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Old 01-25-2008, 01:46 PM
 
Location: Seattle, WA
1,368 posts, read 5,879,213 times
Reputation: 534

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Quote:
Originally Posted by nic529 View Post
Sorry - your parents house - your parents rules - it was inappropriate in my opinion as well.
Would the same be true if it was a normal landlord enforcing the rules?

I'm just feeling a little outnumbered here. Maybe I should've asked this in the renting forum.
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Old 01-25-2008, 02:01 PM
 
1,363 posts, read 5,342,463 times
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Quote:
Originally Posted by Radek View Post
Would the same be true if it was a normal landlord enforcing the rules?

I'm just feeling a little outnumbered here. Maybe I should've asked this in the renting forum.
Kind of-yes. I couldn't have cats in my apartment. That's a pretty standard exclusion when renting. And let's say for argument sake it wasn't in the lease. I never specifically asked if I could have them. They never specifically said I can't have them. So I get a cat. I pay rent-it's "my space" so I'm fine. Now the landlord says he doesn't want cats in his place. I would be pissed that I couldn't have them, and would make every argument why I should be able to have them, but at the end of the day, it's still his place and I would be begging a relative to take the cat.
It's a pretty standard expectation that parents of young children are not going to want their kids exposed-either blatantly or otherwise-to co-ed sleepovers. I just don't see how there's anyway for you to come out on the winning end with this one. You are persistant though-I'll give you that much.
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Old 01-25-2008, 02:23 PM
 
Location: Burlington County NJ
1,969 posts, read 5,287,727 times
Reputation: 2657
Quote:
Originally Posted by Radek View Post
Would the same be true if it was a normal landlord enforcing the rules?

I'm just feeling a little outnumbered here. Maybe I should've asked this in the renting forum.
I can understand why you would feel that way - but I don't think any one is trying to hurt your feelings. There are just certain things that shouldn't be done. Having a girl sleepover while still living in your parents home is simply inappropriate out of respect for your parents.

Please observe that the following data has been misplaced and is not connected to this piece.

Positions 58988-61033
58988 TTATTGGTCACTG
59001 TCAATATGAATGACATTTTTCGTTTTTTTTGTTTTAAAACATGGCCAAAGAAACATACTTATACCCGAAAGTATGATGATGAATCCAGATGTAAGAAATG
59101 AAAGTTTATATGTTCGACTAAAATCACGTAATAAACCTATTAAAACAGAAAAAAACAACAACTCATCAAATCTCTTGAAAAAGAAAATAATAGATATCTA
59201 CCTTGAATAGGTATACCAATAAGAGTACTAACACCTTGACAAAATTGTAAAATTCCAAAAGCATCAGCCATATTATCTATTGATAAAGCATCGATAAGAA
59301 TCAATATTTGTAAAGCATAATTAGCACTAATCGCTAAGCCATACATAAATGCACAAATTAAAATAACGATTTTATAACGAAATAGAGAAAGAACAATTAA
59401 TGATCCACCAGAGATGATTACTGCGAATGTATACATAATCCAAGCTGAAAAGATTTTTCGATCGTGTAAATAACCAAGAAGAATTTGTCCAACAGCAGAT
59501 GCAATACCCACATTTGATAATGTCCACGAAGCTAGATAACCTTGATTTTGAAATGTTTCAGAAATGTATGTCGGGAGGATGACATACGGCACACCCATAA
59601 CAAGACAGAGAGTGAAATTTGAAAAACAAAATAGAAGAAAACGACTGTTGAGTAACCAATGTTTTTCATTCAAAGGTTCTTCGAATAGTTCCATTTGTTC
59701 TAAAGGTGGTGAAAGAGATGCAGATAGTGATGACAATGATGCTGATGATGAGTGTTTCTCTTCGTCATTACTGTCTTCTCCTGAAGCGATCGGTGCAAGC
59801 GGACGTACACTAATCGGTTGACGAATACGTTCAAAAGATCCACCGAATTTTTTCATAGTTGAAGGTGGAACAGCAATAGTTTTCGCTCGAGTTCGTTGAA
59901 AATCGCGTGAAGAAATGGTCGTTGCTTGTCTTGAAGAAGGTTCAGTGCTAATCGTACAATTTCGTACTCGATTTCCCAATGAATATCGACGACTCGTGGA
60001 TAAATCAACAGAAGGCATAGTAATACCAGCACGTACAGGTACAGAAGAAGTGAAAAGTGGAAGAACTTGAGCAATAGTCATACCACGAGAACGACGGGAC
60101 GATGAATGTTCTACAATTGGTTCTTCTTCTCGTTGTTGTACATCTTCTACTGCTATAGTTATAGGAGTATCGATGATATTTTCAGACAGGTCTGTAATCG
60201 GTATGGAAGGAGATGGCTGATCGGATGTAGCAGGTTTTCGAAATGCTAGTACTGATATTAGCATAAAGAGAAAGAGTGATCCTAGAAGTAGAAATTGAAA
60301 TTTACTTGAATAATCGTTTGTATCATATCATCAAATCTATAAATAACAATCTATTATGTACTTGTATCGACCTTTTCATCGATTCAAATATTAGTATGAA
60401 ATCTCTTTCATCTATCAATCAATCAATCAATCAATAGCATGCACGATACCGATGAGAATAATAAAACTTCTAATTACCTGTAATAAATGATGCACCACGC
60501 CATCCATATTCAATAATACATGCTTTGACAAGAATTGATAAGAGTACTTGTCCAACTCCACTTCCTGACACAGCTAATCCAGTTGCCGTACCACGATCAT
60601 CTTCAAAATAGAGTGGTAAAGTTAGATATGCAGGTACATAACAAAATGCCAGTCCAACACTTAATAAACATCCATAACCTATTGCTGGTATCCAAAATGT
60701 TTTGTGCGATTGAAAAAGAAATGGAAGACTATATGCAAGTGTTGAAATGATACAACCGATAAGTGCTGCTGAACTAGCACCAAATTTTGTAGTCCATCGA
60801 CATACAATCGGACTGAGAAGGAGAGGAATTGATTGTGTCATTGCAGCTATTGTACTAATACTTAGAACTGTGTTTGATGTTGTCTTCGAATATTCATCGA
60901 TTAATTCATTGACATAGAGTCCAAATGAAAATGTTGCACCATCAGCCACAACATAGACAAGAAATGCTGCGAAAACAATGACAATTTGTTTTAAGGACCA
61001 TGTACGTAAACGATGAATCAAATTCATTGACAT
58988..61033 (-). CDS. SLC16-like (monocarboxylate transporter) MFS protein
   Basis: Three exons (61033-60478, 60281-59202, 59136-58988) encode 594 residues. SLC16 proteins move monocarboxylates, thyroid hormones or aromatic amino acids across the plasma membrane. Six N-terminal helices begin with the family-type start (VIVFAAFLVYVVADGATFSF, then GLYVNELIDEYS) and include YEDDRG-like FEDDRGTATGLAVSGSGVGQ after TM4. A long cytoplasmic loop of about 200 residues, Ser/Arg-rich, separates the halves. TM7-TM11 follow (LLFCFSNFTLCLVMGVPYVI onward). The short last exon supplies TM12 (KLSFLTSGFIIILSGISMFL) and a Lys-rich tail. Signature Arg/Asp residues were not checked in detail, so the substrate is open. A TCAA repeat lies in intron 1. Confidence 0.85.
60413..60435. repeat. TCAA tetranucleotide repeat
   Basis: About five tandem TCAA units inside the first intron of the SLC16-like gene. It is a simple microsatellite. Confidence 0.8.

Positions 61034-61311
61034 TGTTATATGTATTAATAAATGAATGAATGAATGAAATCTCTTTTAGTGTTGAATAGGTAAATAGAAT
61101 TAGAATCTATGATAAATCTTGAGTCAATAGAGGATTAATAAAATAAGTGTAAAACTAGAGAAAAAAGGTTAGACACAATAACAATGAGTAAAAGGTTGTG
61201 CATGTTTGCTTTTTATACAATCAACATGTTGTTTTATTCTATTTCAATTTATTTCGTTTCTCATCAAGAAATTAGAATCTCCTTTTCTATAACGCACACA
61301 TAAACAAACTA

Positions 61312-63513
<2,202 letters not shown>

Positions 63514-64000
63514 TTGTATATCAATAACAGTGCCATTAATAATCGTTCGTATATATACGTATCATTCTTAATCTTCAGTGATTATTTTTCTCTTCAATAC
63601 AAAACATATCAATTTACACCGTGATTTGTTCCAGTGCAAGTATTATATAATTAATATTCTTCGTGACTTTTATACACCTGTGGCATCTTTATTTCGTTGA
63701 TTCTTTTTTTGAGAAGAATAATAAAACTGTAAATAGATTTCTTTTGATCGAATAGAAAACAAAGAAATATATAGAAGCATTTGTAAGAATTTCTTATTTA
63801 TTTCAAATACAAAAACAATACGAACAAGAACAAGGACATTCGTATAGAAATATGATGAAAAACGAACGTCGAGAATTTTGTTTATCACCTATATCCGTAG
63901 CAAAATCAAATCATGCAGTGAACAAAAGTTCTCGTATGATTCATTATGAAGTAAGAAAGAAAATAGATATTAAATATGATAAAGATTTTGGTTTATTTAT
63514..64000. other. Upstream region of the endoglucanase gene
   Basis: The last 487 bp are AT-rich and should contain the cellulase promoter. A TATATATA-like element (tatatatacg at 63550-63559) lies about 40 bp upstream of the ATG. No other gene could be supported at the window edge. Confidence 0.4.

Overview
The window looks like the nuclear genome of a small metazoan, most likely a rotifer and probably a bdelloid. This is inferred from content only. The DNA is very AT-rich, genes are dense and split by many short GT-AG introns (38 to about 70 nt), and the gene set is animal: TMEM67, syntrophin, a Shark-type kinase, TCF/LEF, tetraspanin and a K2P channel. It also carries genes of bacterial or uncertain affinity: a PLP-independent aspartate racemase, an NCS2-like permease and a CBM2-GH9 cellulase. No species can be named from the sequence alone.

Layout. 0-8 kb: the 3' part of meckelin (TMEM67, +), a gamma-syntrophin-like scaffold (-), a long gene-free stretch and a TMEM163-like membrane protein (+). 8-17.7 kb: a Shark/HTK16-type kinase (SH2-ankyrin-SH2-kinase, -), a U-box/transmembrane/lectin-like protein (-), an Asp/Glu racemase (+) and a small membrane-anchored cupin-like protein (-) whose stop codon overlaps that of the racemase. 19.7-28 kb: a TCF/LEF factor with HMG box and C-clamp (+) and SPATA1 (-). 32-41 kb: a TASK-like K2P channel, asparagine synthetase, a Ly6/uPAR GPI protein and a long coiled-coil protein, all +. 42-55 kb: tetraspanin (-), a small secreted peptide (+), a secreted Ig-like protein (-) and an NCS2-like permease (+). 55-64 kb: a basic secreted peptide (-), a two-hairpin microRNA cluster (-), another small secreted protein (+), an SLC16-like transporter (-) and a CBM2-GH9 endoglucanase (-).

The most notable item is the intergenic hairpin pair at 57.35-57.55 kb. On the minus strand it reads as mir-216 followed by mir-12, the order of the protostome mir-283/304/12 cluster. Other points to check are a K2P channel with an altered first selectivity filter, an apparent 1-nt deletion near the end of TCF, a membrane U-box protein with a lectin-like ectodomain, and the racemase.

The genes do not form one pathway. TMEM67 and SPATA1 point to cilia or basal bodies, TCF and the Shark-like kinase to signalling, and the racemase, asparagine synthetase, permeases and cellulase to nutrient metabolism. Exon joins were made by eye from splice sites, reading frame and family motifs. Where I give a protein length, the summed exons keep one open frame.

If you were renting your own apartment, yes, it would be different - your home - your rules - and your parents don't need to know that their 19 yr old son has a girl sleeping over.
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Old 01-25-2008, 03:16 PM
 
Location: Seattle, WA
1,368 posts, read 5,879,213 times
Reputation: 534
Quote:
Originally Posted by regarese View Post
Kind of-yes. I couldn't have cats in my apartment. That's a pretty standard exclusion when renting. And let's say for argument sake it wasn't in the lease. I never specifically asked if I could have them. They never specifically said I can't have them. So I get a cat. I pay rent-it's "my space" so I'm fine. Now the landlord says he doesn't want cats in his place. I would be pissed that I couldn't have them, and would make every argument why I should be able to have them, but at the end of the day, it's still his place and I would be begging a relative to take the cat.
It's a pretty standard expectation that parents of young children are not going to want their kids exposed-either blatantly or otherwise-to co-ed sleepovers. I just don't see how there's anyway for you to come out on the winning end with this one. You are persistant though-I'll give you that much.
Its a family trait. That, and its a ridiculously slow day at work. And here's where I'm going to build on your example.

If the landlord gets all pissed off about the cat, says its against the rules, etc. Its one thing, compared to the landlord saying, "we didn't explicitly state it in the lease, but cats are a no go." However, you'd have legal grounds... but anyway. What I'm saying is that her reaction was over the top.

Also, cats can cause some serious house damage, cat urine is a ridiculously hard smell to get rid of, etc.

My ex was by no means destructive.
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Old 01-25-2008, 03:51 PM
 
Location: Bike to Surf!
3,080 posts, read 9,689,364 times
Reputation: 2977
Quote:
Originally Posted by regarese View Post